Prepping the cars was typical, add fuel, check oil, brake fluid and coolant levels, air in the tires, get engine oil pressure and warm the car up. No leaks were found and we started getting into drivers suits,  but with the late arrival we missed the first session.

John Arnold's 69FF, Mike Henry's 69FB, Greg Carpenter's 41FB. Getting the cars prepped for the first session.

Kyle Kaulback offered to show us the way around the track in the next session, which was really a great help but we were still behind in our learning curve all morning, it just really sets you back to miss a session.

If youíve never driven on an oval at speed, which I had not, this banked turn is kind of cool. Except for the really ugly black smear marks on the wall right about where I figured my exit point would be. Yup, except my definite plan was about six feet AWAY from the wall. I had guessed on my gearing based on FF information John Mihalich had shared, which accounted for a top speed of my FB of around 140, and I was at the top of fourth exiting the turn pretty consistently, and using fifth down most of the front straight. I discovered if I did it right, I could reach about 7500 RPM by my chosen turn one braking point. Well, that means I need to work on a higher exit speed out of the banked turn. I actually considered trying the turn in fifth but then my guardian angel began shouting in my ear and I decided to pay attention. The infield is simple, yet diabolical. Turn one screams at you to just carry a huge amount of speed into it, the exit is really very fast. A short straight to a left-right which is also quite fast. Another short straight over a slight rise, which hides your turn-in point for the next turn and it gave me grief until my last session. This is followed by a very diabolical right hand sweeper which is a decreasing radius, or you can consider it as two turns, a sweeping turn terminated by a tight one. I donít like being that patient with a corner, and Greg Carpenter figured out how to get through there better than I did.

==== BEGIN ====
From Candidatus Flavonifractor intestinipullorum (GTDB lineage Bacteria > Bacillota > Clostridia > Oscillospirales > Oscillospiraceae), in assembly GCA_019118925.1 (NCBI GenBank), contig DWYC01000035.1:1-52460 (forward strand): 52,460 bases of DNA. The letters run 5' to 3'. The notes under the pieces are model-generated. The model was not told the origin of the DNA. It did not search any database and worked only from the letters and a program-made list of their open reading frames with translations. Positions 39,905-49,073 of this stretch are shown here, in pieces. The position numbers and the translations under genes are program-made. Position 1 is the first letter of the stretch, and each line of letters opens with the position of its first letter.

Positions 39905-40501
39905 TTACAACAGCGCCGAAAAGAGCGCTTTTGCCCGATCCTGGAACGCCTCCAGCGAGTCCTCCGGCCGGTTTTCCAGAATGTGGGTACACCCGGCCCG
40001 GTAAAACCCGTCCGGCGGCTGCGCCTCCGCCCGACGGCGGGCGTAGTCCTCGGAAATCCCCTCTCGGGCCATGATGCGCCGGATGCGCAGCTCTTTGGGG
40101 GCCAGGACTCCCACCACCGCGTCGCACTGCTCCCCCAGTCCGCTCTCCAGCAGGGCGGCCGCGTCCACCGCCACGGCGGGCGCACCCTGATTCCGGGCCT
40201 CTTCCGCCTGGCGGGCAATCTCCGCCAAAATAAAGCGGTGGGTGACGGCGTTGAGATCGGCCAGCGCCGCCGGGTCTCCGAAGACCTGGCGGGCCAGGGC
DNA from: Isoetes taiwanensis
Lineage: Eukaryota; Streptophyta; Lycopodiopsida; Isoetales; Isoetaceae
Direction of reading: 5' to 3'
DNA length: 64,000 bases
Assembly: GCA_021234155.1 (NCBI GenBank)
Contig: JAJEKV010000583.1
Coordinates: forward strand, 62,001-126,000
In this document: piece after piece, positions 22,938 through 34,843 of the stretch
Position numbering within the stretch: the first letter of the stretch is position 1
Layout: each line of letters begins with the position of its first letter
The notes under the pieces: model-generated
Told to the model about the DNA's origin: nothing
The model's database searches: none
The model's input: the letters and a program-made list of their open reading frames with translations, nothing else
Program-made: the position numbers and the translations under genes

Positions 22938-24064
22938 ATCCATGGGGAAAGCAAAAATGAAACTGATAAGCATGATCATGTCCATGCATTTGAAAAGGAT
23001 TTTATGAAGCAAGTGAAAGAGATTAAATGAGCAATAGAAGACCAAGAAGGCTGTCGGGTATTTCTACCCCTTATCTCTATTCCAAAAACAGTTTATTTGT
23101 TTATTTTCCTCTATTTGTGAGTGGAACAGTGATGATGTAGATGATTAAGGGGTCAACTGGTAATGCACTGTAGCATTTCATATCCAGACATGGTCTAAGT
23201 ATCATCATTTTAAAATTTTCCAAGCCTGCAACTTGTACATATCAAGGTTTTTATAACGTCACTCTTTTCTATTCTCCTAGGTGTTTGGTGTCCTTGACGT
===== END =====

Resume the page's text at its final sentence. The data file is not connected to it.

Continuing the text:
Another short straight leading to a left hander, tighter than you expect and it feels off camber but seems to be flat, a number of times I pushed it a little too hard and the rear tires lost grip as I braked-downshifted and turned in. Plenty of room to gather it up but of course thatís slow going. Then youíre back on the long sweeping left hand banked oval turn, maximum acceleration to fourth and I dipped down at a late apex every-single-time to make really-darn sure I made the exit OK. After too many laps it finally started to click, and I enjoyed the flow of the corners, all of them faster than you first realize, but you develop a nice rhythm and after a while realize youíre getting tired when you canít hold your head straight in the banked turn!

Somewhere around lunch John was having a little trouble with his 69FF. We fixed a wiring issue, but then discovered it would stall if you opened the throttle even a little. We were scratching our heads when I looked up and saw that Bob Dance had walked up and was studying our mystery. I asked if he had any ideas and just like that he jumped in and lent a hand. In a short time the mystery was solved, and the rest of the day we complained that John had an unfair advantage. Itís not every day a Lotus F1 mechanic helps tune your FF ! Of course John enjoyed the good natured ribbing from us, and paid close attention to some additional comments from Bob. Can you imagine what that meant to John??

At the end of the day we gathered up the three 69ís for a group photo, this was the first time I had enjoyed having another 69 on the grid and here we had three. Ralph Stechow has an outstanding 69FF and I hope heíll find his way to Colorado for a race with RMVR some day. John and Carols 69FF is also an outstanding car, and Iíve known them for a long time. Hopefully their 32 F2 will be on the track this year.

 This was my first LOG, and I hope to do many others. Iíd like to see a full grid of Lotus at our LOG in 2007, and maybe we can coerce RMVR and Nostalgia to plan a vintage race either side of that weekend. Maybe that would add a little needed encouragement for the long cross country tow.

Mike Henry

 

Ralph Stechow's 69FF


John Arnold heading out

 


In the LOCO paddock, from the left, Carol Arnold, Bob Sparshott, Bonnie Carpenter, Betty Henry, Clive Chapman, Ross Robbins.


Clive Chapman, Ross Robbins.


Greg Carpenter leading in his 41 FB, Mike Henry following in his 69 FB.


Mike Henry on the left, 69FB, Greg Carpenter on the right, 41 FB.